My buddy asked me what’s next for my home theater and it got me thinking. The next home theater upgrade for me is the Harmony One universal remote. No question about that. It is still my #1 wanted (needed) piece of equipment my list.
Blu-Ray capability comes next at a fairly close #2. After that, there is nothing else I need and will probably wait more than a year to consider more upgrades. When that time comes, it will be to upgrade the receiver to HDMI switching/upconverting, Dolby Digital Plus / Dolby True HD, plus other features like a built in satellite tuner and media streaming via home network. That is really refreshing equipment I am currently happy with, so my speakers would fall into that category as well.
So what happened to the HTPC? Originally, a media center PC was next on my list and it was to include a Blu-Ray player, but there are several reasons why I am not going to do that, yet. First off, I already have a great PC connected to my home theater that can do 4.1 sound, 1080P, and can handle most gaming (nVidia 7900 SLI). Also, I can listen to Pandora, stream NetFlix, sort photos, play MP3’s, check my email… all the great things a PC can do.
I was originally going to build a new media center PC (HTPC) for: Vista Media Center, replace my DVR, Blu-Ray player, 5.1 sound, and upgraded gaming. But, Vista sucks, I don’t do much PC gaming anymore (all my friends just play WoW) and you still can’t use your PC as DVR because of the Cable Labs Cable Card OEM restriction.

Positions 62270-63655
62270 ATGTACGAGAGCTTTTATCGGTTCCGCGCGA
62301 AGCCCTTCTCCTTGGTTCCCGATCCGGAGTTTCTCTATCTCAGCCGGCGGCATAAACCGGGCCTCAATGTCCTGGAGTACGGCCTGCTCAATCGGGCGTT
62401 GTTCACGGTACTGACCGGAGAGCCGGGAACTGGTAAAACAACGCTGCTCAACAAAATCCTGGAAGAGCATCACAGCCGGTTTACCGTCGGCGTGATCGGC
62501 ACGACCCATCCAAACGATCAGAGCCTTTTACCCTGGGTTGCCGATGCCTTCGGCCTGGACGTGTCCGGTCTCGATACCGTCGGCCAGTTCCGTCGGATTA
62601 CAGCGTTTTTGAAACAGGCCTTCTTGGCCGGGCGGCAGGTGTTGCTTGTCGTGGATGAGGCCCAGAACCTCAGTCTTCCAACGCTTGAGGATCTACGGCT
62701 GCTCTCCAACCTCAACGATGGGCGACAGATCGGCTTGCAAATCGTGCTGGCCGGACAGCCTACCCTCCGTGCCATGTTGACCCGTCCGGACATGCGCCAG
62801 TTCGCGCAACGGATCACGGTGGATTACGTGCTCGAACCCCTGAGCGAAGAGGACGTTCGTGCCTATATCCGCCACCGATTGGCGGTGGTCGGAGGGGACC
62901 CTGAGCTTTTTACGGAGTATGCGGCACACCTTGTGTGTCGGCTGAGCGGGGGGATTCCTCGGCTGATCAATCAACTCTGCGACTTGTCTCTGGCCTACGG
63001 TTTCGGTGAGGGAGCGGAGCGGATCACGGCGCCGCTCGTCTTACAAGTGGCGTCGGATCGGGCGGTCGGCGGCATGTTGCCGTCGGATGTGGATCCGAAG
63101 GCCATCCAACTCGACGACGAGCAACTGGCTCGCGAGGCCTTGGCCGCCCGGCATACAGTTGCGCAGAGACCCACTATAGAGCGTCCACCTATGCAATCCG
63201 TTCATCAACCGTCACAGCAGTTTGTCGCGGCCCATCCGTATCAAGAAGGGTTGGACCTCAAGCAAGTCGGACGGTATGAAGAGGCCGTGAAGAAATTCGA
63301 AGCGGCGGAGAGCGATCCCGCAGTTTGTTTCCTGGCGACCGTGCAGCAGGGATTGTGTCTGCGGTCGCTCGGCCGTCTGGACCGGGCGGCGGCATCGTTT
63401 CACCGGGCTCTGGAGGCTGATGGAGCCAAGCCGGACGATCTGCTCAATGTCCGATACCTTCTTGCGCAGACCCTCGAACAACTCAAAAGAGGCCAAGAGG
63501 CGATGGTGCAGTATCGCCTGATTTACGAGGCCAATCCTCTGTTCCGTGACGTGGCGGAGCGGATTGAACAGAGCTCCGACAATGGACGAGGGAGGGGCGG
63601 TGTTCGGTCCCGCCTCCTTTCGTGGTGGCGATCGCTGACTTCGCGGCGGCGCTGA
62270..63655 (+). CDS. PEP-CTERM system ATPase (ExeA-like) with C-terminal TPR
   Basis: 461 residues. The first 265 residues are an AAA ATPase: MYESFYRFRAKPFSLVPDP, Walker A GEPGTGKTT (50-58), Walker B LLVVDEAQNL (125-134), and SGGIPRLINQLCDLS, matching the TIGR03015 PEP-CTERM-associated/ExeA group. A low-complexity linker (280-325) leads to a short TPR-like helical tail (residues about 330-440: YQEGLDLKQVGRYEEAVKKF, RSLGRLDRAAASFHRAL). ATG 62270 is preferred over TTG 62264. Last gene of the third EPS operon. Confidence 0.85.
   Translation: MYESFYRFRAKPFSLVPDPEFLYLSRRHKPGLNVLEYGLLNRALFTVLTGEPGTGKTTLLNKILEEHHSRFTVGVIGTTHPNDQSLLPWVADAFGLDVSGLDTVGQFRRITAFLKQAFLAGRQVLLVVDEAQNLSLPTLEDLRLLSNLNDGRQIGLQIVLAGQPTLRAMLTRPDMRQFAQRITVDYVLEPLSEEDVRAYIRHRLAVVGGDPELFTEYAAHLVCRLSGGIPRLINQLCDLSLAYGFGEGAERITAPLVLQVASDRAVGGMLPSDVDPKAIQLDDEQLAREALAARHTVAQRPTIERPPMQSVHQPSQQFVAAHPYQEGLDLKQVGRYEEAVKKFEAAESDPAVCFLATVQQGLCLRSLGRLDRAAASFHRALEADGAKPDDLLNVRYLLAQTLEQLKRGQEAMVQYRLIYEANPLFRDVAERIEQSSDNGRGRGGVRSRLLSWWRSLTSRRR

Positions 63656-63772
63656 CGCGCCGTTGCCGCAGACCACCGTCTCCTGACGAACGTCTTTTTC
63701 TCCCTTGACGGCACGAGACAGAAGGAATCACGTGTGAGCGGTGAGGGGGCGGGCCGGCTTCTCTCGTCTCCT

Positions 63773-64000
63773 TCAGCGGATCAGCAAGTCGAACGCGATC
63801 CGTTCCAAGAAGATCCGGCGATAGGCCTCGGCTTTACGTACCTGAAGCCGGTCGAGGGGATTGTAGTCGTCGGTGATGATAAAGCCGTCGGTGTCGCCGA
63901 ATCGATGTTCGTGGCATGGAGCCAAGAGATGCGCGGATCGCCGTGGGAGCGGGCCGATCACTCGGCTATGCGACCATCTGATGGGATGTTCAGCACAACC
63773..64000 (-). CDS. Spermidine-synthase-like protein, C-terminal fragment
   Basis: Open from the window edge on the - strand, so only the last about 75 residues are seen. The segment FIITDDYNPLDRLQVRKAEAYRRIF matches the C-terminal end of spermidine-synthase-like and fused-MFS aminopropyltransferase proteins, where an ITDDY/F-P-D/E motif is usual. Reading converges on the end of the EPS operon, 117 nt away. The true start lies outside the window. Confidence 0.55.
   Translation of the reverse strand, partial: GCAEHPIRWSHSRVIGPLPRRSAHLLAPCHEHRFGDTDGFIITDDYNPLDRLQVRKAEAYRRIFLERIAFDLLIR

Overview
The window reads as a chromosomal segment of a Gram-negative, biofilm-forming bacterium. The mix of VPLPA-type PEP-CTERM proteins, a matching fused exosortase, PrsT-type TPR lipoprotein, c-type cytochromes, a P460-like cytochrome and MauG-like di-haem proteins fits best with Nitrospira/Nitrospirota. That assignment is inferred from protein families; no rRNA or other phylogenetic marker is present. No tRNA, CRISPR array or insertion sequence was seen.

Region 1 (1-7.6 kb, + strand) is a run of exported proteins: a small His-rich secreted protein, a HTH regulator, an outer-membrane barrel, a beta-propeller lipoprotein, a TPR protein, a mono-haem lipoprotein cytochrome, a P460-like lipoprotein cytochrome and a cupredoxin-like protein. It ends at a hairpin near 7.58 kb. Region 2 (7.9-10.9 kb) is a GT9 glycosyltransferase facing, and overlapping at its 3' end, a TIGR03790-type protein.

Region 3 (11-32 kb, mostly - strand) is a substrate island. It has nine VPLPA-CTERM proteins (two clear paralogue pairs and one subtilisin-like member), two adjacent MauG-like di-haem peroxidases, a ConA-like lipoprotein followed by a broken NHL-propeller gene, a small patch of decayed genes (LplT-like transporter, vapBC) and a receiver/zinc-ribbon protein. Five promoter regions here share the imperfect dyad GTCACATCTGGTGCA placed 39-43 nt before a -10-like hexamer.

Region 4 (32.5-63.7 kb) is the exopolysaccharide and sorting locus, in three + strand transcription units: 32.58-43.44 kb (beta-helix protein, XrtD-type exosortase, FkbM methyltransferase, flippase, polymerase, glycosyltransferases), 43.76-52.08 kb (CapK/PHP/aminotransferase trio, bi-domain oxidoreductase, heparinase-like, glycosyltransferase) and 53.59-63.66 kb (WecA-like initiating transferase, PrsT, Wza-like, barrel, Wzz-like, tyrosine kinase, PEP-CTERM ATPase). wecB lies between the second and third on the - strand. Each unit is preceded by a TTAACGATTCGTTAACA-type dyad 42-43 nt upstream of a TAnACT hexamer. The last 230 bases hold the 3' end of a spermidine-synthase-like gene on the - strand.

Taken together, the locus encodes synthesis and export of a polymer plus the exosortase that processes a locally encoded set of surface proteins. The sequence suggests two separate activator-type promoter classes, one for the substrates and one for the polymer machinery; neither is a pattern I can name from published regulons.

That leaves Blu-Ray capability. I considered just adding a decent Blu-Ray drive to my current PC for about $180, but realized I would still need to upgrade the video cards, sound card, & software which brought me right back to square one; a whole new HTPC that I could probably piece together for $1500. It would be a fun project, but it is just not in the cards right now.
So, coming full circle and being a NetFlix fan-boy, a standalone Blu-Ray player makes the most sense especially with the prices coming down and the Blu-Ray selection increasing. Even though I have NetFlix streaming, it is still not the quality and selection of Blu-Ray. So that is next… right after I get the Harmony.
This is just a short review of my wireless keyboard and mouse I am using for my home theater. I ended up getting the Logitech Wave Pro.
Overall, I love it. It serves the primary purpose of removing the tether to the media center PC. I can stash the keyboard next to the couch or in the coffee table drawer. While I don’t type at it for long periods of time, I’ve already used many times. For instance, prior to the Super Bowl, we surfed through some of the banned commercials while kicking back with some Buffalo wings and beer. (The PETA ad has become quite famous already)
Some additional things that I really like about this model are:
- Adjustable mouse precision
- Mouse feel, weight, programmable keys
- Mouse doesn’t need mouse pad (works right on the couch)
- Battery life is excellent which you can switch off, and it has an LED indicator
- Programmable keys work nicely like the rest of Logitech’s products
- Keyboard is fairly thin and has a nice hand rest